FOX Sports Betting Analyst
Offensive line play is my passion. After playing eight seasons in the NFL, I feel it’s my duty to educate the public on the position. The nuance, the technique and the overall badassness that comes along with playing the position is what I want to showcase to the public. There’s no better group of offensive linemen in the NFL than the 10 on this lis.
1A. Trent Williams, San Francisco 49ers
1B. Zack Martin, Dallas Cowboys
3. Lane Johnson, Philadelphia Eagles
All three of these linemen are bound for the Hall of Fame, with Lane Johnson set to become one of the only right tackles in NFL history to don a gold jacket. Trent Williams (left tackle) has a slight edge over Zack Martin (guard) because of his position, but otherwise, it’s hard to argue anyone is better than Martin. Williams is the more flashy player because his athletic gifts and ability to generate power are one of a kind. Plus he plays a position that’s easier to notice on television. Only Hall of Fame players have Williams’ ability. If he had started his career anywhere besides Washington, he’d have more than three All-Pro nominations.
[2023 NFL offensive-line unit rankings: Eagles the clear best group; which other teams stand out?]
Since the day Martin was drafted 16th overall by the Cowboys in 2014, he’s been the best guard in football. The Notre Dame alum has played nine seasons and has been named to the All-Pro team in eight (the only miss was 2020 as he was battling through injuries). In fact, Martin is one of only six offensive linemen in NFL history to be named to the AP All-Pro list six times in his first nine seasons. The other five are in the Hall of Fame.
Despite all of this success it always feels like Martin is undervalued for what he can do on the field by the masses. Martin can do everything well. There’s not a block he struggles to make. His footwork and delivery of power are so efficient it doesn’t appear he’s doing all that much. He does not often make highlight-worthy plays, but watch the Cowboys run game this season. See how many explosive runs begin behind the butt of number 70 … it’s most of them.
4. Laremy Tunsil, Houston Texans
5. Jason Kelce, Philadelphia Eagles
6. Creed Humphrey, Kansas City Chiefs
Laremy Tunsil is entering his eighth NFL season, having made the Pro Bowl in three of the past four campaigns. According to Pro Football Focus, he allowed only 17 total pressures in 676 pass protection snaps last season. There was an added element of finish and overall polish to his game last season, and I would expect more of the same moving forward. He will be an All-Pro this season.
It’s hard for me to recall an offensive lineman quite like Jason Kelce, who plays better with age, having not earned an All-Pro nod until Year 6. Since that time, he’s collected four more first-team All-Pro awards. While most of his peers crumble as they get older, Kelce has refined his game. He’s mastered getting the most out of his movements and using his “old man strength” to move defenders against their will. It’s impressive.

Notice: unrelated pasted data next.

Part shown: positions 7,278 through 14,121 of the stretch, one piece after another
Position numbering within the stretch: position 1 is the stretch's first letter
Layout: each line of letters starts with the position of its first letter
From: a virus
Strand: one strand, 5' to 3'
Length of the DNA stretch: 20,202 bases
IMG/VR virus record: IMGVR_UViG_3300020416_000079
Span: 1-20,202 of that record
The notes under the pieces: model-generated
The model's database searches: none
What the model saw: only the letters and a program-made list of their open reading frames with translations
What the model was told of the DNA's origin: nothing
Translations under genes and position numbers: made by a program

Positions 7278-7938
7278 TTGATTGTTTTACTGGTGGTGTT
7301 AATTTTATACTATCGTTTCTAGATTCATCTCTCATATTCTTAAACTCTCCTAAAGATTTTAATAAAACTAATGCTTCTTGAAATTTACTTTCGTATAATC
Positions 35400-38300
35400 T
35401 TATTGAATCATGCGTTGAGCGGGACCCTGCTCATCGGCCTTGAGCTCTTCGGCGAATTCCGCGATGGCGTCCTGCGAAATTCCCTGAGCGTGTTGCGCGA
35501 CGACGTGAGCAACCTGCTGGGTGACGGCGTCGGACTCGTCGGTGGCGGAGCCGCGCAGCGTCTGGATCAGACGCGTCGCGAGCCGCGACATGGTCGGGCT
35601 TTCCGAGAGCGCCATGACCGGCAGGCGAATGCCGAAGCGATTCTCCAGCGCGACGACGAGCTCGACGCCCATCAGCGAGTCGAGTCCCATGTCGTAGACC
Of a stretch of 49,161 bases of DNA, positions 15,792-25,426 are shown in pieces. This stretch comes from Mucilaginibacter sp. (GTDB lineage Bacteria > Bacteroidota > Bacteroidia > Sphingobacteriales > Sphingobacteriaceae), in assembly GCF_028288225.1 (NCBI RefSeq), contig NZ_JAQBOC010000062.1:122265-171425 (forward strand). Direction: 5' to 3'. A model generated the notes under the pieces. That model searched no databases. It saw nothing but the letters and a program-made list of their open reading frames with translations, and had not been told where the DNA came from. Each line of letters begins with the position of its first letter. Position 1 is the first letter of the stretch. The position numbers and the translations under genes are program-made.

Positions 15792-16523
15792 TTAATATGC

When Kelce retires, the next player up with a claim as best at the center position is Creed Humphrey, who has the opposite body type and structure of Kelce. While Kelce is fighting to play at 285 pounds, Humphrey is a mountain of a man in the middle of the offensive line. His ability to be flexible at his size while playing with explosiveness makes Creed truly special.
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7. Joel Bitonio, Cleveland Browns
8. Tristan Wirfs, Tampa Bay Buccaneers
9. Joe Thuney, Kansas City Chiefs
10. Penei Sewell, Detroit Lions
Joel Bitonio is as steady as they come at left guard in leading the Browns’ offensive line, a highly regarded group. Bitonio has made the All-Pro team in five straight seasons, with him earning first-team honors in the last two years.
Tristian Wirfs allowed just a single sack in his rookie season while helping the Bucs capture a Super Bowl. In his next two campaigns, he’s been an All-Pro at right tackle. He has a rare blend of size, flexibility and power. It’s rare for a player of his caliber to move, but he’s shifting to left tackle this season. I hope it doesn’t lead to some regression.
All Joe Thuney does is anchor Super Bowl-caliber offensive lines. He’s played seven seasons, his first five in New England and his last two in Kansas City. He’s played in four Super Bowls, winning three of them while often being the best lineman on the team. His play against the Rams’ Aaron Donald during the Patriots’ Super Bowl LIII win was remarkable. Thuney’s balance, understanding of leverage and angles, and ability to technically battle larger lineman is outstanding. Thuney has two second-team All-Pro nominations to his name and he will grab another one this season.
Penei Sewell is fulfilling his potential after being the youngest Outland Trophy winner in the history of the award. Sewell is entering his third NFL season and is only 22 years old. He hasn’t even matured into his body yet and he’s already so explosive and powerful. He has the ability to block in space with the best of them and will continue to hone his craft as he gets more reps.
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Quenton Nelson, Indianapolis Colts: I’d rank Nelson 11th on this list, and while I do think he’s played as a top-10 lineman for most of his career, he didn’t last season. He looks outstanding in the preseason and I expect him to be back in my top 10 next season.
Geoff Schwartz is an NFL analyst for FOX Sports. He played eight seasons in the NFL for five different teams. He started at right tackle for the University of Oregon for three seasons and was a second-team All-Pac-12 selection his senior year. Follow him on Twitter @GeoffSchwartz.
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